Sept. 13, 2019, © Leeham News, Los Angeles: Airbus is expanding its Airspace interior look to the A321LR and A321XLR, providing a common theme with its widebody A330neo and A350 family members.
The OEM is also launching the fully cabin-connected Internet of Things (IoT), a system connecting just about everything in a cabin, for passenger experience and airline use.
The moves were revealed at the 2019 APEX convention last week in Los Angeles.
Airspace is the modern cabin look and passenger experience created for the A350 and A330neo. With the A321neo’s ability to now perform flights up to eight or nine hours, the experience is migrating to the single-aisle airplane.
Mood lighting and larger bins are intended to enhance the passenger experience on the new long-haul A321 flights.
The IoT connection, which is now in flight testing on the Airbus A350 MSN002 house aircraft, connects lighting, overhead bins, windows, cabin air, seats, galleys, in-flight entertainment and even the lavs into a single system.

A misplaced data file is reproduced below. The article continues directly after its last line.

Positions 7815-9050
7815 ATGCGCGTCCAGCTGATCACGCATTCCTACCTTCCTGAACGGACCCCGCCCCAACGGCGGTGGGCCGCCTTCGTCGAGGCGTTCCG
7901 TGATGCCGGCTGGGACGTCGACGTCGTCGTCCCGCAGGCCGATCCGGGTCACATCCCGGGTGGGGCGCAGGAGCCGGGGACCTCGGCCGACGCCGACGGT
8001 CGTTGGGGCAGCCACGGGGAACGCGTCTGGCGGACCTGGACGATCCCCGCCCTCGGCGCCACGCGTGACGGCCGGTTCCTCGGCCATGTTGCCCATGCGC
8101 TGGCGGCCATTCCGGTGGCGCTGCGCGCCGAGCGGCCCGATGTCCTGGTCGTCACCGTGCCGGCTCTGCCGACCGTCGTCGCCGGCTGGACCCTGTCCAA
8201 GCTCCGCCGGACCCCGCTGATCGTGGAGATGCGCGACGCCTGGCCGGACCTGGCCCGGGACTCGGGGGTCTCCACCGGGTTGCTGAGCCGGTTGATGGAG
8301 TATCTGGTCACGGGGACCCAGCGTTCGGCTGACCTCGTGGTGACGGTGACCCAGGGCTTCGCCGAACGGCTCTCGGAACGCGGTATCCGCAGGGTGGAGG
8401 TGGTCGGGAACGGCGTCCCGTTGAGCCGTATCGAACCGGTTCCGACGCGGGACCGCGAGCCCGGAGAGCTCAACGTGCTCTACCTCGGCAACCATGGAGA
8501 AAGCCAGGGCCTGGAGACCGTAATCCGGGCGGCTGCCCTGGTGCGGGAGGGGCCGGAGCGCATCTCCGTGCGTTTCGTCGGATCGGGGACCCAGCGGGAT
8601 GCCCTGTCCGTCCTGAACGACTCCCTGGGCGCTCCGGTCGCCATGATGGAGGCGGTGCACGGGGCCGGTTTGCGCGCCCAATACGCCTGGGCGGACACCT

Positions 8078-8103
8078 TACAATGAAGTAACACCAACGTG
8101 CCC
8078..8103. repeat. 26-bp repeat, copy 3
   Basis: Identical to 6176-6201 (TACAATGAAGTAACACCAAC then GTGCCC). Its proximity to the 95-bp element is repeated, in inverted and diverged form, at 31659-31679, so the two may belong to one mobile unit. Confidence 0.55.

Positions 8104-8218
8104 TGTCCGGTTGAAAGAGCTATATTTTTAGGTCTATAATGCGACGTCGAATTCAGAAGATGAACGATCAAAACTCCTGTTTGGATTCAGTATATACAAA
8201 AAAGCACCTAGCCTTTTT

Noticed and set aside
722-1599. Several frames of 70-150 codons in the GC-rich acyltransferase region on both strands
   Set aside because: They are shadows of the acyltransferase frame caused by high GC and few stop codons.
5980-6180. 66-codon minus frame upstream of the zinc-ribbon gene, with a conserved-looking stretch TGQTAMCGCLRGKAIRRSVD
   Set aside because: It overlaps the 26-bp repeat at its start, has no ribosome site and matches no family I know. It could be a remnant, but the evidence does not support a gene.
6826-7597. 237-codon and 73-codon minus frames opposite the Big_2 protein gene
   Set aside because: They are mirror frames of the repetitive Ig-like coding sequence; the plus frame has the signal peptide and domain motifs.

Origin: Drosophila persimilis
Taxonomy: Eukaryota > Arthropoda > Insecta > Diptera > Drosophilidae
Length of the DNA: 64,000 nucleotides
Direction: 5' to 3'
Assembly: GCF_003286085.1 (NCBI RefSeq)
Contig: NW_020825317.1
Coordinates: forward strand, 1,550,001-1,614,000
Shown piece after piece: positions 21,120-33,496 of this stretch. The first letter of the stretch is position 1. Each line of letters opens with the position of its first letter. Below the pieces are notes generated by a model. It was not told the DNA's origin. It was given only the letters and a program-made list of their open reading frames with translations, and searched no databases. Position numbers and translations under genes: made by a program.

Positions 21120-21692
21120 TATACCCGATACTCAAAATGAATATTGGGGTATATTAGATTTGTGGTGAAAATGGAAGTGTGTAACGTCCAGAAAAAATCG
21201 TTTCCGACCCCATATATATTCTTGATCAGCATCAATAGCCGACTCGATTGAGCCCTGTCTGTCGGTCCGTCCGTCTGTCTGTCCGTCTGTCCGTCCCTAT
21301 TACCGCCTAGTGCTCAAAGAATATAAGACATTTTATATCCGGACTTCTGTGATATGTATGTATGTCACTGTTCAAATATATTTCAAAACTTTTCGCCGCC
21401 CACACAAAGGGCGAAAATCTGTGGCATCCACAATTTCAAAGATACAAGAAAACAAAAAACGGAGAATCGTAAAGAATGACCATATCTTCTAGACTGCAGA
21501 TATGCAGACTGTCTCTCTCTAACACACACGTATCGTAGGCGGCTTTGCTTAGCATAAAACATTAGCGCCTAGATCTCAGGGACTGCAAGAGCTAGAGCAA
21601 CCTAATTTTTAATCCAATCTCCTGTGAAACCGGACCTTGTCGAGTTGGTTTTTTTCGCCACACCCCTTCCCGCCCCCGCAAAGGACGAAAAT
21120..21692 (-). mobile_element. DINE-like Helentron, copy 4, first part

IoT will allow passengers to tell which lav is occupied, something not of particular use on a single-aisle A321 where lav occupied signs are easily seen from the cabin.
But on twin-aisle airplanes, a camera will be able to discern how long a line is waiting for a lav that may not be visible from one side of the cabin.
Or, as an Airbus spokesperson joked to a recalcitrant journalist who questioned the value of this, “If you mess the lav, we’ll know it was you.”
From an airline’s perspective, the IoT will allow ground crews to know if there is a fix needed to some component or feature in advance of the next stop.
Flight attendants will be able to easily check if seat belts are fastened and if tray tables and seat backs are up.
Perhaps more ominously for passengers, Airbus touts another fee-inducing feature for airline ancillary revenue and a money-grab from passengers: reserving overhead bin space. Airbus touts the ability of passengers to book overhead bin space in advance.